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News

MONA’S QUEEN ANCHOR MEMORIAL TO BE SITED IN PORT ST MARY

31/5/2011

The restored anchor from Mona’s Queen will be sited at Kallow Point in Port St Mary as a permanent memorial to all the Isle of Man Steam Packet Company crew who took part in World War Two.

The anchor was raised last year as part of the 70th anniversary commemoration of Operation Dynamo at Dunkirk. In May 1940, eight Steam Packet Company ships took part in the historic rescue of the British Expeditionary Force and brought 24,669 of them to safety. Of a total of 338,226 troops rescued, one in fourteen was brought out on a Steam Packet Company vessel.

In the space of 24 hours around the 29 May 1940, three Steam Packet Company ships - Mona’s Queen, King Orry and Fenella - were lost to enemy action.

The initiative to raise the anchor of Mona’s Queen was spearheaded by the late Captain Andrew Douglas and taken up after his untimely death by Captain Hamish Ross of Sea Breezes magazine. It could not have been achieved without the help of Isle of Man, UK and French naval and government representatives, whose combined efforts ensured that the initiative became a reality.

Since the raising of the anchor, the Steam Packet Company has, on a number of occasions, sought public opinion on where a memorial should be sited. From the responses received, it was apparent that both the Port St Mary public and Port St Mary Commissioners had a strong desire that Kallow Point would be a fitting and tranquil place for reflection on, and remembrance of, all the Steam Packet Company crew who took part in Operation Dynamo, especially those who paid the ultimate sacrifice.

Both Kallow Point and Douglas Promenade, in the sunken garden near the War Memorial, were put forward as possible locations. While Douglas may have perceived advantages in terms of footfall and it being the home port of the Steam Packet Company, it became apparent from the responses received that a key consideration is the ability to hold a suitable memorial service on 29 May each year, something which would perhaps be inconsistent in Douglas when the promenade will be entering the full swing of TT fortnight.

Companies who have a long association with the Steam Packet Company have been integral in reaching the point where the anchor can be sited as a permanent memorial. The anchor has been proudly restored by Cammell Laird in Birkenhead, where Mona’s Queen was built and launched in April 1934, having been transported back from Dunkirk to Cammell Laird with the assistance of Manx Independent Carriers.

Chief Executive Mark Woodward said: ‘It was apparent from the responses received that there is a strong community desire within Port St Mary to take the anchor into its care and to ensure that the bravery of the Steam Packet Company crews will be remembered on an annual basis. While there are a number of points in favour of siting the anchor in Douglas, it was felt appropriate to place the anchor in a tranquil, but accessible location where the enormity of the mission undertaken by the eight Steam Packet Company vessels and crews can be fully embraced and appreciated.’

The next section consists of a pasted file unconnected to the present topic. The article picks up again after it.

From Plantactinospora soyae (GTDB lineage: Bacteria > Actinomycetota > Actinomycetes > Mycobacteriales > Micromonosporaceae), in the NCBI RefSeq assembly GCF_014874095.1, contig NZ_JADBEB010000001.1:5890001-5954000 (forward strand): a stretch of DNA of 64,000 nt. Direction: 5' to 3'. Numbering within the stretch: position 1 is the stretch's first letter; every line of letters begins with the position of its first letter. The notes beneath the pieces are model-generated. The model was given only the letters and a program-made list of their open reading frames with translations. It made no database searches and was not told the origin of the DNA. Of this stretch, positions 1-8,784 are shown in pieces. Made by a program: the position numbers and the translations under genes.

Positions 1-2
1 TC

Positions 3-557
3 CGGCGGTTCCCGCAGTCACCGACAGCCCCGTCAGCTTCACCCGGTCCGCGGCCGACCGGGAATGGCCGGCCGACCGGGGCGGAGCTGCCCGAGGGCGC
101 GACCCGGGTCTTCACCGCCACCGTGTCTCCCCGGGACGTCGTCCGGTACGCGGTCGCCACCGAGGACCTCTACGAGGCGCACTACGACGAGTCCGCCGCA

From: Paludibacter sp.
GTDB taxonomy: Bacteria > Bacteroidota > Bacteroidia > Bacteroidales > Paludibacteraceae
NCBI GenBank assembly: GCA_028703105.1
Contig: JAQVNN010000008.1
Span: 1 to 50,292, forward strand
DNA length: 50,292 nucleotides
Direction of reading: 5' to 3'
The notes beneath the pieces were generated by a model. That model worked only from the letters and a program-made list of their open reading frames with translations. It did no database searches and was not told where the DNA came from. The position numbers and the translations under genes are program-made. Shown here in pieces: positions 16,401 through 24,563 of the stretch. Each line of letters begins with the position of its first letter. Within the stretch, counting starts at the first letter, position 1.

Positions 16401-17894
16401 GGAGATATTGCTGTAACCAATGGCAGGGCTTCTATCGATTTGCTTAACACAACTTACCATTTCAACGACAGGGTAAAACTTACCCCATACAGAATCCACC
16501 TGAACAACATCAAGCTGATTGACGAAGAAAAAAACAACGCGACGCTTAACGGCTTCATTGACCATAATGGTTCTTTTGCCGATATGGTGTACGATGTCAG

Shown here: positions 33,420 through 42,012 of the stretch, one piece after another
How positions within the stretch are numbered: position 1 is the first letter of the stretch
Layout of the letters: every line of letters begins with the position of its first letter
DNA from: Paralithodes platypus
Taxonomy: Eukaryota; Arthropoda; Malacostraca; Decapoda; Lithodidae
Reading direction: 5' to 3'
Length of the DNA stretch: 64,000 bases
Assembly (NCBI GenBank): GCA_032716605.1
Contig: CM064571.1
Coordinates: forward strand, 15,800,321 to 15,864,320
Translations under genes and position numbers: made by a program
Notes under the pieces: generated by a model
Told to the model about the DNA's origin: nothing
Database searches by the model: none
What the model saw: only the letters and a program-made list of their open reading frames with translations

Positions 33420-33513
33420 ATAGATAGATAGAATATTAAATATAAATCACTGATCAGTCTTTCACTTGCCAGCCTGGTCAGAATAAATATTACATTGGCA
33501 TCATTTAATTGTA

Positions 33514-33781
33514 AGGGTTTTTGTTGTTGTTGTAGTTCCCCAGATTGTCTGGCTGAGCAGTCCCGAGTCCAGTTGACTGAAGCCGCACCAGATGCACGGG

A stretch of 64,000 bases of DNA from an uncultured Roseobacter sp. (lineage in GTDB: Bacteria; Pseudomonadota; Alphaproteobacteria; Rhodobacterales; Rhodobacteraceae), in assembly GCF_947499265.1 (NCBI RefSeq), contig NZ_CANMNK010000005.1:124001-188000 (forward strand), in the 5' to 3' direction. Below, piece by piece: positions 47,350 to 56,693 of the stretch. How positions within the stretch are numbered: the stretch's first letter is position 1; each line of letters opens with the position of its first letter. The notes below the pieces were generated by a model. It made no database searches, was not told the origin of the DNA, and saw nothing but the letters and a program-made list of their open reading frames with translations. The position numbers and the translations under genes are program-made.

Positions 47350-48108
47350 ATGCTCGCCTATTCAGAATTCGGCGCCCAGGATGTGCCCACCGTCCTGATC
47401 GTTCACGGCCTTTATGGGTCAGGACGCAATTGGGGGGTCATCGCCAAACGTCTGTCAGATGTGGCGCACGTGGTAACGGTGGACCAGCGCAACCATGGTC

Chairman of Port St Mary Commissioners Christopher Kinley added: ‘We are delighted that Port St Mary has been selected as the location to receive the anchor from Mona’s Queen. There is a strong commitment within the community to ensure that the anchor is presented in a fitting memorial and that the events of 29 May 1940 will be remembered annually in a public service, including local schoolchildren. The Isle of Man played a significant role in this historic and critical chapter of the Second World War and it is essential that this is remembered by future generations as we seek to develop Port St Mary as a marine heritage centre.’

Captain Hamish Ross said: ‘I am pleased that a decision on the site for the Mona's Queen's anchor memorial has been made. To me, the most important fact is the anchor will have come home and the memorial will serve as a lasting reminder of a proud story in the Isle of Man's maritime history. It will tell of a sacrifice made by the men and ships of the Isle of Man Steam Packet Company and of the incredible success against all the odds of "Operation Dynamo".

‘The successful recovery of the anchor owes so much to the help of our French friends in Dunkirk and I hope they will come to the Isle of Man when the official dedication of the memorial takes place. At this time, I also remember the late Captain Andrew Douglas who did so much to make this project happen.’

The Steam Packet Company will now liaise with Port St Mary Commissioners regarding the return of the anchor to the Island and its siting in the village.